The 3 Biggest Mistakes First-Time Nonfiction Authors Make & How to Avoid Them
The fact that experts know a lot is both a blessing and a curse. Both aspects come into play when you decide to take the plunge and write a book. While coaching a few hundred experts, coaches, speakers and business builders, I\’ve seen both the blessing and curse come into play.
The blessing is that you have real solutions for people. You are a problem solver. You\’ve either learned how to avoid those mistakes in the school of hard knocks, or you\’ve spent time, money and trouble figuring something out, or you\’ve created a system that makes hard tasks simple.
The bad news is the same…that you have so much to offer to your readers and clients. You have true solutions that people need. You know your stuff. Why is this bad news? Because you may let your own knowledge in one area and lack of it in monetizing a book get in the way.
Here are the 3 biggest mistakes that 99% of experts make concerning how to write a book that boosts your business.
Big Mistake #1: Too Much Information.
I remember one expert who was pouring over 40 years of notes, trying to figure out what to write about. “Forget all that and just write the book,” I told him. Unfortunately, as far as I know, he never finished. He let his own knowledge get in the way of connecting with his ideal readers.
What you want to remember is that you are not writing a set of encyclopedias. You\’re not trying to write the Ultimate Tome on your subject. Furthermore, you don\’t want to overwhelm your reader or talk like a PhD, even if you are one.
You want to write your book in a conversational tone, like a friend over a coffee, so that the reader will begin to know, like and trust you. It\’s not your degrees, certifications, or even your years of experience doing what you do that counts. The reader wants a connection with you as their trusted guide.
The job of your book is to give you respect, credibility, leads, and media magnetism. Yes, you want to write the best book you can, but putting too much information (TMI) isn\’t the way to do it. Honestly, consider how you feel in the presence of a big thick nonfiction book.
Avoiding the Too Much Information Mistake:
These are just a few of the ways you can avoid making this mistake.
Remember that we live in an immediate gratification era. Nobody wants to read 300 or 400 pages to get an answer. Realize that less is more. Some of the best books I have ever read are less than 150 pages. Give an “aerial view” of what you are covering. Force a deadline on yourself so you will complete the book instead of continuing to put it off.
Big Mistake #2: Just a Book
The second big mistake experts make when writing a book is that the book is all you have. I see this so often. When I ask a would-be author expert “what else do you have besides the book” and am met with a blank stare, I cringe.
Books don\’t bring you much profit. Honestly, that\’s not their job. You write a book for credibility, media attention, leads, rising above your competition, and your own self-satisfaction. You don\’t write one with the idea that you make money FROM the book.
As an expert, you make money BECAUSE you are an author. As a published author, you can increase your speaker fees, get into local and national media, generate leads for your business, stand out in a crowded marketplace, increase customer loyalty, and so much more.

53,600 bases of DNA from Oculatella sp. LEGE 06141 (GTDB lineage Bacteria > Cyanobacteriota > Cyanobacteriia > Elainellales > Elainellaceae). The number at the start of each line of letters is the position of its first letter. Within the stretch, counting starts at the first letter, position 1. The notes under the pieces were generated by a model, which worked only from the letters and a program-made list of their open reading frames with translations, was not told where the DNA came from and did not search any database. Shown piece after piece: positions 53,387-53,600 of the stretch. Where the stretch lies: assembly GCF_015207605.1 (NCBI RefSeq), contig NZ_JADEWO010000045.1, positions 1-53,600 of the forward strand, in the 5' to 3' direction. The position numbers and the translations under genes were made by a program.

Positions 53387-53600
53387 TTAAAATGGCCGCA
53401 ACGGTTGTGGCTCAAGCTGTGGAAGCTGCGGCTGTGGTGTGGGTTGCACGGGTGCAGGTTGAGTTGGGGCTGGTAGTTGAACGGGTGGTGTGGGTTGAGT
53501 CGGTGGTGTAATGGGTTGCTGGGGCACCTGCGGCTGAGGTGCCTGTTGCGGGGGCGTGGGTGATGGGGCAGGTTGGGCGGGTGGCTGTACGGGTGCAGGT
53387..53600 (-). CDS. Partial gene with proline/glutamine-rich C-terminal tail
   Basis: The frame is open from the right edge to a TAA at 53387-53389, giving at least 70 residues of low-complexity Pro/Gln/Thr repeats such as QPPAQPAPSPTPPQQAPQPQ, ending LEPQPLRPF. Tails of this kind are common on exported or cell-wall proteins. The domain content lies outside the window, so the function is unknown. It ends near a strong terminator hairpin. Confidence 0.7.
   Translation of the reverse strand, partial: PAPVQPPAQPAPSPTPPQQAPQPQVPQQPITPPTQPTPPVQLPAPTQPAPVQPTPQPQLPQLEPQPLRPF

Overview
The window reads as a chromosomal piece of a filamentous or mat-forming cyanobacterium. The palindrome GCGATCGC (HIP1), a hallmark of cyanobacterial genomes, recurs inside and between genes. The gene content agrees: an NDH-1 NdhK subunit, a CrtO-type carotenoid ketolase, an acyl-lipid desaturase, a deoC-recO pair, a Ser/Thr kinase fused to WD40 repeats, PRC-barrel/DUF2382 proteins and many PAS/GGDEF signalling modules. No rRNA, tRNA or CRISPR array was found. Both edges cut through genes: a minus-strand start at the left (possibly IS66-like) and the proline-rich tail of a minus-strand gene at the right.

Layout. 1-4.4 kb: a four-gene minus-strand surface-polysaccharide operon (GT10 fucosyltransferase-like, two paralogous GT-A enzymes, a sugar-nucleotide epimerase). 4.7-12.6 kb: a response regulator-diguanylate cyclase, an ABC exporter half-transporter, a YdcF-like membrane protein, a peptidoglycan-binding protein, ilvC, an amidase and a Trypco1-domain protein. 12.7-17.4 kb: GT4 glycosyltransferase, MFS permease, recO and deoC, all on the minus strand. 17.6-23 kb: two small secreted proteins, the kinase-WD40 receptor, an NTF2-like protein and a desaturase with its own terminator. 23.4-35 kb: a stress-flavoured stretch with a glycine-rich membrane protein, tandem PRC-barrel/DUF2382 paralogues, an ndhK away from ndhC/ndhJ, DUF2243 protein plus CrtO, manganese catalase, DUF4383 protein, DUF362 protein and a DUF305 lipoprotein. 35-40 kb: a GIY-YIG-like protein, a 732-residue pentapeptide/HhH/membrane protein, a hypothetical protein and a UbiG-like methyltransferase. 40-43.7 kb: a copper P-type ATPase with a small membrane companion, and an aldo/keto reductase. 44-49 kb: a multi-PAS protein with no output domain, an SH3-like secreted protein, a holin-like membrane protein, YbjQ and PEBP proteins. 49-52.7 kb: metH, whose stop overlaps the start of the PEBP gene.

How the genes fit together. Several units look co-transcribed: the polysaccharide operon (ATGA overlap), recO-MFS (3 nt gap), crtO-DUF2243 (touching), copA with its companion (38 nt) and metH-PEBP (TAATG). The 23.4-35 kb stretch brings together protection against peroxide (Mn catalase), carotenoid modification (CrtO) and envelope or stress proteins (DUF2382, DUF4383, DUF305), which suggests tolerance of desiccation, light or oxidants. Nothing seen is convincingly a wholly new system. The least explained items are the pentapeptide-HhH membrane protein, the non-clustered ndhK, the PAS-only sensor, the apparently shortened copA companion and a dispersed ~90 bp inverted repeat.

How to Avoid the “Just a Book” Mistake
The way to avoid this mistake is to be sure you have something else – at least one product or service – in place besides your book. This could be your bricks-and-mortar business that you mention in the book, a kit, a class, or anything else that will generate business. Make sure to direct the reader from your book to your business. Don\’t just say, “Visit my website.” That\’s not a call to action; that\’s merely a week suggestion.
Big Mistake #3: No Call to Action
Even if you have never seen this term before, you\’ve experienced a call to action before. Perhaps you\’ve seen an infomercial and heard, “Order now.” So many times the end of a book brings out a sense of closure when what it should do is to open the relationship.
Avoid putting phrases like this near the end of your book: “In conclusion,” “thanks for reading,” “I hope this has solved your problem” or the dreaded “The End.” Of course you\’re glad the reader read the book, and of course you hope the book was helpful, and obviously when the reader runs out of pages, the book is finished.
But your book should be a beginning, not an end. If you end the book with a feeling of closure, here\’s what happens. Your reader sees “the end” (or something conveying a sense of “we\’re done here” and they close the book, put it on their shelf, and forget about you.
How to avoid the “no call to action” mistake
The way to avoid this mistake is to have a specific step you want the reader to take after reading the book. Perhaps you want them to claim a bonus, such as an action plan or template. Or maybe you want them to register for a class or accept a free strategy session. Give clear, specific directions as to what action you want the reader take at the end.
Now that you understand these 3 big mistakes, you can avoid them so that your book does its job of growing your influence.
Every expert and business owner who wants to get noticed in this crowded marketplace needs to become an author. Ronda Del Boccio, author of The Instant VIP! has created a simple, proven system for how to write a book that you can use to elevate yourself to VIP status. Claim your free online writing course at http://ProfitableStorytelling.com/writeabook.htm